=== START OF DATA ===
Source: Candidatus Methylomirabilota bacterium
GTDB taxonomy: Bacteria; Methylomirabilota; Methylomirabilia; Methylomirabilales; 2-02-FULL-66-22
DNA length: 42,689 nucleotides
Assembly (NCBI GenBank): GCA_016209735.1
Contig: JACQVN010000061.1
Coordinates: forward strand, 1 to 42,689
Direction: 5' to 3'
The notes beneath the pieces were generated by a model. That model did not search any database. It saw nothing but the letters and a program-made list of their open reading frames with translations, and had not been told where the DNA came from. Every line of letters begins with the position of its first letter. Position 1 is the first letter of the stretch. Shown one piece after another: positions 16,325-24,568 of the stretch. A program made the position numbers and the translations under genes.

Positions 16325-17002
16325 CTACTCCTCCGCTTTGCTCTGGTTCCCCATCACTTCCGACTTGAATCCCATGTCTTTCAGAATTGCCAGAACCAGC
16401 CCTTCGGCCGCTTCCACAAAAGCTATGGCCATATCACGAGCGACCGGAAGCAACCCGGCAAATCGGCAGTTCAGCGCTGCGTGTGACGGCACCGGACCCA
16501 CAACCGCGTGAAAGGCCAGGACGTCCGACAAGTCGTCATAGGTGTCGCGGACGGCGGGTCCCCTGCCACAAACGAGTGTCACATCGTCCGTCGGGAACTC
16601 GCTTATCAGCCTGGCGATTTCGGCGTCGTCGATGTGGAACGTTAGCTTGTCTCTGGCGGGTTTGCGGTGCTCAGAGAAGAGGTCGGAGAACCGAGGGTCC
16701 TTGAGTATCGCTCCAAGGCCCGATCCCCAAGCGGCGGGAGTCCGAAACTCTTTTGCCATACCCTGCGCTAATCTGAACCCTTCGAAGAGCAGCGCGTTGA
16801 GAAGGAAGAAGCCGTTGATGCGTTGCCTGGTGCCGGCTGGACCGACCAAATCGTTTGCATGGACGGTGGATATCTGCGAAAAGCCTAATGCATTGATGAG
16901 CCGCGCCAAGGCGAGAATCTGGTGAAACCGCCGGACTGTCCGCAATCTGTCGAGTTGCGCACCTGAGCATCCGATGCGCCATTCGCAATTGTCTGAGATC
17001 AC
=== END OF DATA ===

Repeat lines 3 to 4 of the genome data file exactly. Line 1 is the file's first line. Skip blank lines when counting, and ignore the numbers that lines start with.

DNA length: 42,689 nucleotides
Assembly (NCBI GenBank): GCA_016209735.1